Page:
Meadow fescue Meadow fescue T.Voekler/Wikimedia Commons

Cereal crops are widely regarded as the most valuable grasses. But there are also “ordinary” species that can be used as cultivars for future agricultural varieties, as well as models for molecular research into plant tolerance of low temperatures and drought. These include ryegrasses (Lolium) and fescues (Festuca)


Kosmala_Arkadiusz

Author: Arkadiusz Kosmala
Institute of Plant Genetics, Polish Academy of Sciences, Poznań
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Dr. Arkadiusz Kosmala leads a team studying the cytogenetics and molecular physiology of grasses at the Department of Environmental Stress Biology of the PAS Institute of Plant Genetics in Poznań. In 2013, the team was awarded the Prize of PAS Division II: Biological and Agricultural Sciences for its research into molecular mechanisms of abiotic stress tolerance in Lolium and Festuca grasses. 

 


The Central and Eastern European region, including Poland, is dominated by a temperate continental climate. Low temperatures in January and February, and occasional frosts in March, have a negative impact on crop yields. This is made worse by frequent periods of high temperatures and very low rainfall in summer. Soil droughts in certain regions of Poland (such as Wielkopolska) can damage as much as 70% of crops. Making the most of the potential of fodder grasses as the main vegetation component of grasslands (meadows and pastures) is therefore contingent on not just improving plant yield and quality, but also on the degree of stress tolerance to drought and low temperatures that can be achieved through selective breeding of different species and varieties.

 

All things considered, ryegrasses and fescues should be regarded as offering an excellent avenue for basic research and crop breeding efforts aiming to develop new, high-yield varieties able to tolerate different types of environmental stress.

Perennial ryegrass. Photo: Rasbak/Wikimedia Commons 

The two most important fodder species of ryegrass – Italian ryegrass (Lolium multiflorum) and perennial ryegrass (Lolium perenne) – are high-yield grasses, producing dry green leaves containing high levels of soluble, easily digestible carbohydrates. Unfortunately, however, they have a low tolerance for abiotic and biotic stresses. Fescue species, including meadow fescue (Festuca pratensis) and tall fescue (Festuca arundinacea), do have high tolerance to low temperatures, drought, and high soil salinity, yet their quality as fodder is lower than that of ryegrasses. Interestingly, however, these species can cross-pollinate to create new varieties; many remain fertile since the chromosomes of the parental species conjugate and recombine freely. This means it is possible to hybridize different varieties to bring together the best qualities in a single new genotype.

 

This can be achieved through amphiploidization, where the complete genomes of two parent species are combined, doubling the number of chromosomes (using colchicine) in the new hybrid, or through introgression, whereby genetic information is transferred from one species to another through hybridization and backcrossing. Ryegrass and fescue species are used to obtain diploid and polyploid hybrids (containing two or more pairs of chromosomes) and then to create amphiploid and/or introgressive forms, known as Festulolium. Festuca arundinacea provides genes for high tolerance of drought and low temperatures, while Festuca pratensis is the main source of genes for frost tolerance.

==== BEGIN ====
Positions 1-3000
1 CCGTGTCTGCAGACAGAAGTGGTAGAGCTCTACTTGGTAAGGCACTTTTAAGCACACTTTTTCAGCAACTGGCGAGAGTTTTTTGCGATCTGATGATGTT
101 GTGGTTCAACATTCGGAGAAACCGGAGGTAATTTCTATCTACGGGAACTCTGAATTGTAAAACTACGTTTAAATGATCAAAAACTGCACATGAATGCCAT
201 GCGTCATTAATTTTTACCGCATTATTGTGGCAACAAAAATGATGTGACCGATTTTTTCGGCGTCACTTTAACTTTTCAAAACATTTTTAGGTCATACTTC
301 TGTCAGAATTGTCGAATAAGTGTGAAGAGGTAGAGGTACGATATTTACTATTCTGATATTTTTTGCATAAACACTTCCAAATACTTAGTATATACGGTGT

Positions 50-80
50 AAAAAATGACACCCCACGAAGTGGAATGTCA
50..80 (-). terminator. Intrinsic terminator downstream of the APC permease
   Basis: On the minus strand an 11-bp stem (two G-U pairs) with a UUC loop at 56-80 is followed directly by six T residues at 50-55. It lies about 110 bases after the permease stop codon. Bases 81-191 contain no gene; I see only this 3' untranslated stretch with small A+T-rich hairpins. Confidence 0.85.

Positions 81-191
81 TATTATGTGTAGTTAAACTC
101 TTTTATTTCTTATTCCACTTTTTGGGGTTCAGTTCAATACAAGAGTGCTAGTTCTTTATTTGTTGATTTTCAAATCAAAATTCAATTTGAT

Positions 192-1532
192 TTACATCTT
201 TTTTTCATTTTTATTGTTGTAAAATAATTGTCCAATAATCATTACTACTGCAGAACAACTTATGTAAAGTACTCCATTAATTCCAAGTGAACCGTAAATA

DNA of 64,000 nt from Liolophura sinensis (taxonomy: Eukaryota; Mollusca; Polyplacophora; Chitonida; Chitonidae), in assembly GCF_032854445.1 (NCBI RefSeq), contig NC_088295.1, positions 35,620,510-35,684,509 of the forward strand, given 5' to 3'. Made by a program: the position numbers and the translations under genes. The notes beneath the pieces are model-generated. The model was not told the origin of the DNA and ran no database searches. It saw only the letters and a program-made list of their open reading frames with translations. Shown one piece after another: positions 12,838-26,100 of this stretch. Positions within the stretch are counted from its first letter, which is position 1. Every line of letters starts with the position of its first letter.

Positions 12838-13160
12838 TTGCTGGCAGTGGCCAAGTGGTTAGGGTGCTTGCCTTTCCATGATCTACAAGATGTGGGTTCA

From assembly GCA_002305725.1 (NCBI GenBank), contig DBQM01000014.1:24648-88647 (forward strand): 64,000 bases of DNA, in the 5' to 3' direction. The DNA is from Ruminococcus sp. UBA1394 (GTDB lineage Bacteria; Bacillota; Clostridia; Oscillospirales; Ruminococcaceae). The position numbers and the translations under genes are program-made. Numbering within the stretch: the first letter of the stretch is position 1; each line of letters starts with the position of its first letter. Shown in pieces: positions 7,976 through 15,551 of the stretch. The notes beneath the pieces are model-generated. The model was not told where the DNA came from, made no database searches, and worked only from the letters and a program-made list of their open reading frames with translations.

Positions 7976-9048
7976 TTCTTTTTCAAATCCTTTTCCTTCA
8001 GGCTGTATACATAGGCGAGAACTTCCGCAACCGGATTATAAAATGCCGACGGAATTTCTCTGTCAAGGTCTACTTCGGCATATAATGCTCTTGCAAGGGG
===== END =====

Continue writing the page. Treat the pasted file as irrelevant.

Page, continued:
For research…

 

The way a plant responds to stress factors on the molecular level can be analyzed by studying the expression of selected genes, accumulation of certain proteins, and the functioning of the physiological parameters of the photosynthesis mechanism. Our unit studying the cytogenetics and molecular physiology of grasses at the PAS Institute of Plant Genetics has been engaged in such research for many years. Studies focus on describing certain elements of meadow fescue’s response to low temperatures and tall fescue’s response to drought using physiological analysis, such as measurements of relative water content in the leaves, electrolyte leakage, water absorption, chlorophyll fluorescence parameters, gas exchange (transpiration and intensity of photosynthesis), and proteomic analysis using 2D electrophoresis and mass spectrometry.

 

In many plant species, including grasses, frost tolerance can be induced by acclimation to low temperatures. Molecular research has been able to identify proteins that accumulate at different levels during frost treatment in meadow fescue genotypes exhibiting differing stress tolerance potential. These include phosphoglycerate kinase and RuBisCo activase beta – enzymes that play a part in the Calvin cycle and the process of CO2 assimilation during photosynthesis. We have also identified chloroplast proteins which showed different accumulation levels under water-shortage conditions and/or following irrigation in genotypes of tall fescue with a different drought tolerance potential. These include metalloprotease FTSH2, cyclophilin CYP38, fibrillin and lipocalin – proteins involved in the protection of structures responsible for photosynthesis against the effects of water shortage. The levels of accumulation of these proteins in fescues may also turn out to be key for the potential of abiotic stress tolerance in ryegrasses.